Thursday, February 5, 2015


The big news this week is that a second book written by Harper Lee has been found and will be published. Actually, it was a first book, having been written before TO KILL A MOCKINGBIRD and, in it, Scout is grown up, not a child, and has returned to Alabama to visit her father, lawyer Atticus Finch.

The publisher, Harper, is planning a print run of two million copies, expecting all Lee’s many fans - who longed for another book - to want to grab a copy now that there is a sequel. I, too, read TKAM the year it was first published, but will wait for a few reviews, I think, before ordering one. Not that I fear it won’t be good, however. After all, Lee was 34 when she wrote it and, perhaps, at the height of her literary talent.

For some reason this story reminded me of a film, originally produced in 1966, that was remade in 2012. I’m afraid I must agree with a film critic who complained a few years ago about Hollywood’s penchant for remaking successful films into less-worthy versions, “Why,” the critic suggested, “don’t they choose a “flop” and remake that into a good movie?” Something the public actually needs. We don’t need a crappy version of a successful one.

I saw the second version on Netflix and it had the same title, GAMBIT, but of course, different actors. Instead of Michael Caine, Shirley MacLaine and Herbert Lom, it has Colin Firth, Cameron Diaz and Alan Rickman. Now, I happen to be a big Colin Firth fan and I admire Alan Rickman, but Cameron Diaz leaves me cold, especially playing a Texan with an thick accent.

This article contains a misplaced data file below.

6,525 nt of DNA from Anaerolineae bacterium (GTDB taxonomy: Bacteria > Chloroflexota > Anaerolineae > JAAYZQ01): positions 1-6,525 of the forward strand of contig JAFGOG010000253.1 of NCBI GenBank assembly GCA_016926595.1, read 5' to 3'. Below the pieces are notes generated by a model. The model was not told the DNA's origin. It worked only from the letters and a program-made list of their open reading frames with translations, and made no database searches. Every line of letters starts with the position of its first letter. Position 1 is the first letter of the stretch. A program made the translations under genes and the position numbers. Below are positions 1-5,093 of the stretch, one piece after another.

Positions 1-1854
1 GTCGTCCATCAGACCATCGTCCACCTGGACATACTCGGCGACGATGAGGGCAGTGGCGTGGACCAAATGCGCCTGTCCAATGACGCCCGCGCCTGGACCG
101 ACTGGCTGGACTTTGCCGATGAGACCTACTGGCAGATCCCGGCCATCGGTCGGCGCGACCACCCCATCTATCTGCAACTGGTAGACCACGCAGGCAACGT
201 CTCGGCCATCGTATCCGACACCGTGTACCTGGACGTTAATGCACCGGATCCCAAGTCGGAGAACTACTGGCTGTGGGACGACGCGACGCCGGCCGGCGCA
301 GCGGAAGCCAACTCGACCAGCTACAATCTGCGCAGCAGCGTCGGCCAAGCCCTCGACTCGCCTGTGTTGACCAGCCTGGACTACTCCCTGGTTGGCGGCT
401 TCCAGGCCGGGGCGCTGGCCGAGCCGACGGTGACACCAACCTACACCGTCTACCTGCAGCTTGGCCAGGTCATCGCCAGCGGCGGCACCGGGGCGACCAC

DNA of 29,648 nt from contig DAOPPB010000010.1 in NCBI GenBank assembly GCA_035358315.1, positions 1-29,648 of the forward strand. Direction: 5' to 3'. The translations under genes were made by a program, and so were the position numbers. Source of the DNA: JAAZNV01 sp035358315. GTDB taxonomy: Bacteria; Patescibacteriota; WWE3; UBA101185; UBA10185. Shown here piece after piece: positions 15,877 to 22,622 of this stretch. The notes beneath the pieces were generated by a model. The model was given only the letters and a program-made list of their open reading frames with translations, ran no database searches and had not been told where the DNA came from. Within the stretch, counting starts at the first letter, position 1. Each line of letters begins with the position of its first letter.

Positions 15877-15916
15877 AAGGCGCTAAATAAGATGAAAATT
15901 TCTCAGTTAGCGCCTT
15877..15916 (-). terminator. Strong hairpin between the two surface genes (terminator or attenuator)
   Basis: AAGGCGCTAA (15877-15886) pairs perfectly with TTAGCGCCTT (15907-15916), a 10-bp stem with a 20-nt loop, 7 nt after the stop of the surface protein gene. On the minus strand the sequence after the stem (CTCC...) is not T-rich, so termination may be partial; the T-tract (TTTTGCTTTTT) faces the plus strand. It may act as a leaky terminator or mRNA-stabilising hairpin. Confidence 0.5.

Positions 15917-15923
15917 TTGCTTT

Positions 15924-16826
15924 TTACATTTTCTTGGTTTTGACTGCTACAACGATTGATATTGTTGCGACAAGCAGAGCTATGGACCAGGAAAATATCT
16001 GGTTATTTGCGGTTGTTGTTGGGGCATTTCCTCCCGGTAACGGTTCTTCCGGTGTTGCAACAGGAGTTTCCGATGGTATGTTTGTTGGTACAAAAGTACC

In fact, I barely followed the updated story because of all the accents: British, Texan, Italian (Stanley Tucci) and six Chinese (or Japanese) characters. No wonder they gave it only 2-1/2 stars.

I think you can still get a copy of the original GAMBIT, so order that and you’ll be pleased. It got 5 stars and was labeled a “Classic.” If they don’t have it, write and complain.


  1. Hi Phyllis,

    I was a huge fan of TKAM and will probably reread it before buying the companion story. There's much to be said for series, trilogies, follow-ups or sequels.


    1. I agree. I read everywhere that series are very popular. I wrote two cozy mysteries a long time ago that were planned to be a female sleuth series, but were never sold, and I've yet to finish writing book #3. But it's on my To DO list now. Meanwhile I'm almost ready to launch my novella series - also cozy mysteries - so we'll see how that goes.


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